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House of Commons Hansard #117 of the 41st Parliament, 1st Session. (The original version is on Parliament's site.) The word of the day was affordable.

Topics

Agri-FoodOral Questions

11:45 a.m.

NDP

Pierre Jacob NDP Brome—Missisquoi, QC

Madam Speaker, the closure of the Frelighsburg experimental farm is a slap in the face to Quebec fruit farmers. The Eastern Townships region has many apple producers, grape growers and berry producers.

The Government of Quebec has promised to protect the experimental farms and the work done there, but the Conservative government is completely abandoning small-scale farmers and the regions of Quebec.

My question is simple: why are the Conservatives abandoning our farmers once again?

Agri-FoodOral Questions

11:50 a.m.

Glengarry—Prescott—Russell Ontario

Conservative

Pierre Lemieux ConservativeParliamentary Secretary to the Minister of Agriculture

Madam Speaker, this government is focused on food safety. This government is focused on our agricultural sector. We have had nothing but success, which farmers all across the country know.

When it comes to different facilities and the recent budget, combining labs and expertise will ensure that this important work is carried out in better-equipped facilities with better resources.

InfrastructureOral Questions

11:50 a.m.

NDP

Nathan Cullen NDP Skeena—Bulkley Valley, BC

Madam Speaker, recently the House stood for a moment of silence to commemorate the day of mourning for those killed and injured at work. People from all across Canada were shocked to hear about the recent tragedy on Alberta's Highway 63. Our hearts go out to those families who lost loved ones.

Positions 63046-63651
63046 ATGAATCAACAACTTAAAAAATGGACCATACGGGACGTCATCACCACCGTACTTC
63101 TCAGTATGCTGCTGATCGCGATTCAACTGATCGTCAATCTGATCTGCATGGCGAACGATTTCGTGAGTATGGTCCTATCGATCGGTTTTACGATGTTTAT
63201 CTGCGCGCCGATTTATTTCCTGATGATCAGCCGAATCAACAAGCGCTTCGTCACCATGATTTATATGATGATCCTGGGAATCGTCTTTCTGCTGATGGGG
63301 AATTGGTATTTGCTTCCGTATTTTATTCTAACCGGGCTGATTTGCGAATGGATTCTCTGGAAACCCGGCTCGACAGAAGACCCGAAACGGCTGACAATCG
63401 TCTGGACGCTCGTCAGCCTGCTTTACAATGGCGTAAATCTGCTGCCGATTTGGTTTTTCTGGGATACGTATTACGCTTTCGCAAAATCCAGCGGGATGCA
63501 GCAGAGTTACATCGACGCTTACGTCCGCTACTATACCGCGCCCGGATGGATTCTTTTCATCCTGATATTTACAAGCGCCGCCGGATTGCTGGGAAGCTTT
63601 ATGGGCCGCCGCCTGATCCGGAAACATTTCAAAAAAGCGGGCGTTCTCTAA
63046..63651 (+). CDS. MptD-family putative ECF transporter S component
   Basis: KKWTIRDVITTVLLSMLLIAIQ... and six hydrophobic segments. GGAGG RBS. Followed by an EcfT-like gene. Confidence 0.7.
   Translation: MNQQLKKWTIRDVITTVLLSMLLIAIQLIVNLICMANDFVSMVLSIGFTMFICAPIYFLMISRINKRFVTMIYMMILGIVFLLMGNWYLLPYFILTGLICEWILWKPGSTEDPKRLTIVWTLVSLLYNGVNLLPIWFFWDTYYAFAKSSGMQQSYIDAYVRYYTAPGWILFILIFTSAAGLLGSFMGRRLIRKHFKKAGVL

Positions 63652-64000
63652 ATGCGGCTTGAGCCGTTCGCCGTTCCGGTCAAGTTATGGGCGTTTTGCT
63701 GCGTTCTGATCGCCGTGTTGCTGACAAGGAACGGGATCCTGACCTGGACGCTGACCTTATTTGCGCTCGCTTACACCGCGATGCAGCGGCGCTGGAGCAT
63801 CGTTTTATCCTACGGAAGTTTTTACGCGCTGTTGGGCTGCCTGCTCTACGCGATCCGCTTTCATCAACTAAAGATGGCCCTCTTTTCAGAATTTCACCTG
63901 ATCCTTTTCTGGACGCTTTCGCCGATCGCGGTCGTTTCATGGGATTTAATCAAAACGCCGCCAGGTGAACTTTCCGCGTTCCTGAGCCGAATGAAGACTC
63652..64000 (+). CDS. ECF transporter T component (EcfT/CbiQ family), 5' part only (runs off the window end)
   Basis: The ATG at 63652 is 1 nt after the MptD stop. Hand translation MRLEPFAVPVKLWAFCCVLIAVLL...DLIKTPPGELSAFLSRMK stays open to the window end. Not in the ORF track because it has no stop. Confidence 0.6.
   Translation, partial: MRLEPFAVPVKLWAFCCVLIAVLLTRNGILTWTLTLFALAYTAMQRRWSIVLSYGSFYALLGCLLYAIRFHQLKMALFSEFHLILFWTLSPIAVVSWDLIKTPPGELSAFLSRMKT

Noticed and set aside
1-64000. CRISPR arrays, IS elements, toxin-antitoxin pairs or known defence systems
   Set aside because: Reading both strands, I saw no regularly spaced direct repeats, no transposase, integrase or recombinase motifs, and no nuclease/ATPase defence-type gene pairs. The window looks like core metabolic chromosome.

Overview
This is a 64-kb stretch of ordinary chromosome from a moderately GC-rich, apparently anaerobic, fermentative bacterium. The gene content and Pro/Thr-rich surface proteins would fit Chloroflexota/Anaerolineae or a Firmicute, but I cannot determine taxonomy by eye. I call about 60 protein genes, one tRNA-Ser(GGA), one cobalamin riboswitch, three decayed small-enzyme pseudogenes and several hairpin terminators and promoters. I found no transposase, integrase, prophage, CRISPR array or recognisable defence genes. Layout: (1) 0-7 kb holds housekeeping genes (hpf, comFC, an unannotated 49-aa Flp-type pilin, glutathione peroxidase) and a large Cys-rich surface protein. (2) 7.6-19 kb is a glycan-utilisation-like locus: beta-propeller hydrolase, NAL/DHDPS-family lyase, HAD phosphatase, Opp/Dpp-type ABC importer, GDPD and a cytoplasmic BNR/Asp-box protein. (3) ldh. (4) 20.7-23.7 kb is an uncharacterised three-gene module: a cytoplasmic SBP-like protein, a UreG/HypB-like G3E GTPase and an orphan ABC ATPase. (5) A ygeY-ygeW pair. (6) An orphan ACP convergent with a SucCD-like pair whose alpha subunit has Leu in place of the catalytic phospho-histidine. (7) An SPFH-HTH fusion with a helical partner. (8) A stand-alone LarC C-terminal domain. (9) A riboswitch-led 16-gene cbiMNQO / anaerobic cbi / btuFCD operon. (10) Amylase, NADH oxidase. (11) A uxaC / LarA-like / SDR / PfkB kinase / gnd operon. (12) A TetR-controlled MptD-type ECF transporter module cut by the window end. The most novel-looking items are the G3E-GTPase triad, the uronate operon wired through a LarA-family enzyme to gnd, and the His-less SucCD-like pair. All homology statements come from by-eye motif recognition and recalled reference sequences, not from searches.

All Canadians benefit from the development of our natural resources and they want these industries, above all else, to be safe. The twinning of Highway 63 is needed, and the people in Fort McMurray and Alberta are rightly frustrated.

Is the government willing to offer whatever support is needed to prevent this type of tragedy from ever happening again?

InfrastructureOral Questions

11:50 a.m.

Nepean—Carleton Ontario

Conservative

Pierre Poilievre ConservativeParliamentary Secretary to the Minister of Transport

Madam Speaker, first of all, I would like to echo my colleague's comments. All the tragedies and all the accidents that take place on our highways are very sad, and we fully support all victims and their families.

Our government has invested in infrastructure and is achieving results. In fact, the average age of a piece of infrastructure in Canada is lower than it has been in the past 30 years.

National DefenceOral Questions

11:50 a.m.

Liberal

Carolyn Bennett Liberal St. Paul's, ON